The error of the core-valence approximation for describing core-excited states

Recently spectroscopic methods in the X-ray regime for the study of the electronic and atomic structure of molecules, have seen key experimental advances. Modelling the involved core-excitation processes accurately is, however, rather demanding. One of the reasons is that the core-excited eigenstates are usually encountered in the same energy range as continuum-like valence-excited states. This prohibits bottom-up solutions, where one numerically computes all excited states up to and including the core-excitations, for all but the smallest systems. To overcome this challenge in practice a standard approach is to employ the so-called core-valence separation (CVS) approximation, in which the weak electrostatic coupling between core- and valence-orbitals is neglected. This allows to decouple core-excitation completely from valence-excitations, such that one may solve for the former without interference of the latter. Amongst other codes the CVS approximation is available in adcc, a framework I designed about a year ago in collaboration with the Dreuw group at Heidelberg University. The aim of adcc is to facilitate the development of novel excited-states methods based on the algebraic-diagrammatic construction scheme for the polarisation propagator (ADC) and the code has already been involved in a number of recent publications, for example to simulate electronic spectra in the UV/vis and the X-ray regime.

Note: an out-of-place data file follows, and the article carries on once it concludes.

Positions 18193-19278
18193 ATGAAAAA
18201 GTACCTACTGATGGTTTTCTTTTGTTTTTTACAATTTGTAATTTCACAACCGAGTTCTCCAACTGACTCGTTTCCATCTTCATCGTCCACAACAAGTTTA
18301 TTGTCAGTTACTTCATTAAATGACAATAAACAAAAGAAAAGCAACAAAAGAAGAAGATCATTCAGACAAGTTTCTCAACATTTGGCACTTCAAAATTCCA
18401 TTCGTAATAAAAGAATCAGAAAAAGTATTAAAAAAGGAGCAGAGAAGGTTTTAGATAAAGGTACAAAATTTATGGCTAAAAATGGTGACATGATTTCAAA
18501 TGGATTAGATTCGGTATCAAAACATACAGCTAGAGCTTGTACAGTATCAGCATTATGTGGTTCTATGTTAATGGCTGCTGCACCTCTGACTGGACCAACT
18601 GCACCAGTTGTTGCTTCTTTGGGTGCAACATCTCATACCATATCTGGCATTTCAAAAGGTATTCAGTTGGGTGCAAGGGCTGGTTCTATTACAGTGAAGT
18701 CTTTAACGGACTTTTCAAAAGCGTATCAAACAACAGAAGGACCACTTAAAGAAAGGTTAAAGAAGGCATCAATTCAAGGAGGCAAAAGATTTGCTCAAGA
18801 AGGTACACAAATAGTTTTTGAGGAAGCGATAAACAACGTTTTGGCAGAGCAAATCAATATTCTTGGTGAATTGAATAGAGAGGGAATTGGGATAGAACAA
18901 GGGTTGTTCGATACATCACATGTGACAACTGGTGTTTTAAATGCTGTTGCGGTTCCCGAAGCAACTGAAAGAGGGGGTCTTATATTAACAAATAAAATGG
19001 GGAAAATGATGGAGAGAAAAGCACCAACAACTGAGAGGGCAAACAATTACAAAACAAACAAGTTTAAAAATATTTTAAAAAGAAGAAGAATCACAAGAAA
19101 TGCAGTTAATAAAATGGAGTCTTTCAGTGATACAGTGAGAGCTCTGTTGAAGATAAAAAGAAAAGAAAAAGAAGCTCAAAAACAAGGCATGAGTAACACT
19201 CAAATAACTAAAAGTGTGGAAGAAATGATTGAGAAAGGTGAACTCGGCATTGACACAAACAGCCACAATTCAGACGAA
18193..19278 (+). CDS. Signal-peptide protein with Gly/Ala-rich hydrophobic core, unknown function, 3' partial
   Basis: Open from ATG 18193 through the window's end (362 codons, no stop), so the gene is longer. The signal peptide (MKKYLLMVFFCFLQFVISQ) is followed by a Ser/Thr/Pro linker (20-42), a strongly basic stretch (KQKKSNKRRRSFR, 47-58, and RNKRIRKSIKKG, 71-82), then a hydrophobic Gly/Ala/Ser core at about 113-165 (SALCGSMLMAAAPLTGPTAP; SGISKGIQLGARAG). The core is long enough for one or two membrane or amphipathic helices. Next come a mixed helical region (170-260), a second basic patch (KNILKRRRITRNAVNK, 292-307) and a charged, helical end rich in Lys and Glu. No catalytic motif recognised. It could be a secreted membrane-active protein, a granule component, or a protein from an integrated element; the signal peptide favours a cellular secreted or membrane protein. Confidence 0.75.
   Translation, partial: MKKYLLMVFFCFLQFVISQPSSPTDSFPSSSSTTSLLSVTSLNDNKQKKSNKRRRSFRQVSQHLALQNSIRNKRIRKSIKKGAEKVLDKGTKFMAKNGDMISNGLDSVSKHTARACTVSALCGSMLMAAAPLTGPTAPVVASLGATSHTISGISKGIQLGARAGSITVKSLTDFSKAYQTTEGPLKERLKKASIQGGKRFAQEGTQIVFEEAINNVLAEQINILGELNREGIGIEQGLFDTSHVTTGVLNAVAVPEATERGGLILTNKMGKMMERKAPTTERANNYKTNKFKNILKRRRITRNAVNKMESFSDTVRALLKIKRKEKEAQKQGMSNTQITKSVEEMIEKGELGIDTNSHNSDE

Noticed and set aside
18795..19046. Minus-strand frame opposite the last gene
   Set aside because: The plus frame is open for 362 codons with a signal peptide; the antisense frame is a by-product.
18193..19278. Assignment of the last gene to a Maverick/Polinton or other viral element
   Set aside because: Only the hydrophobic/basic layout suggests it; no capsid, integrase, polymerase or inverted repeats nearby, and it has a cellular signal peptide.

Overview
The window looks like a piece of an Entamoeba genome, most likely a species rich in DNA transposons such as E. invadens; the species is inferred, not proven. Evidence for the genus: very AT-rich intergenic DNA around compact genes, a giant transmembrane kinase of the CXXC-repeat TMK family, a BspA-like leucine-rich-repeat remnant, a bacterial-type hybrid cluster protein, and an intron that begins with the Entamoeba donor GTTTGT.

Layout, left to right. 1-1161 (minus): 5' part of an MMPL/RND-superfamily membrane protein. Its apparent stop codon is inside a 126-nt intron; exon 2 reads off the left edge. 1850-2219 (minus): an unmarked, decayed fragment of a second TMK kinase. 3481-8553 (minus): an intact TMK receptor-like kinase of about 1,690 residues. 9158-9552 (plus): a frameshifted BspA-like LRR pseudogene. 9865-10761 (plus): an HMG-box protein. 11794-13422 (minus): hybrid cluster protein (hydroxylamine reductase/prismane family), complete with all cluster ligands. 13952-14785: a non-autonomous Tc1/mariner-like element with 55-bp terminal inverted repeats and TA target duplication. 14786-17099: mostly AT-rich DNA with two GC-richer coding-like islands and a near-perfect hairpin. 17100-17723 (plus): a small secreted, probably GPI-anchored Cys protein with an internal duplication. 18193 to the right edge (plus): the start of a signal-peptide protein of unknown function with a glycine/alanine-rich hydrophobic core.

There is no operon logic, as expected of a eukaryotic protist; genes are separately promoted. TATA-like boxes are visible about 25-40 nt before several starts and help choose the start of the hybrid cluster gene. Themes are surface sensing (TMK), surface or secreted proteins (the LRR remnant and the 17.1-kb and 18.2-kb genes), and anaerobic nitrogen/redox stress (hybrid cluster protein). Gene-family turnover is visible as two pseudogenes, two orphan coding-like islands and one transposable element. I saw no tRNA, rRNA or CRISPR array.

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      Comparison of core-excitation spectrum of the carbon edge of 1,2-difluoroethane as obtained at approximated CVS-ADC(2) and full ADC(2) level. Our recent study on the CVS error confirms for the K-edge and a representative set of main-group compounds that the CVS approximation conserves the good description of spectral features of the underlying excited-states method, here ADC(2), while being numerically more feasible.      

In collaboration with Thomas Fransson I have recently been able to construct an refinement scheme, the CVS relaxation, which is able to remove the error from a CVS-approximated solution. We implemented this scheme using the adcc code and used it to characterise the CVS error systematically over a large range of realistic molecules and basis sets for the ADC family of methods, see our publication. The takeaway is that for K-edge spectra (where the 1s electrons are excited) the CVS error is small (around 0.5 eV) and only gives rise to a shift of the simulated spectrum, see the figure above. This shift is moreover roughly constant across different molecular systems as long as the same element is probed, but shows a dependence on the employed basis set, where it is especially small for basis sets providing a balanced description of core and valence regions. In ongoing work Thomas and I collaborate with the group of Alexander Sokolov (Ohio State University) to extend our study of the CVS error to other X-ray spectroscopies (e.g. L-edge) and a wider range of compounds.

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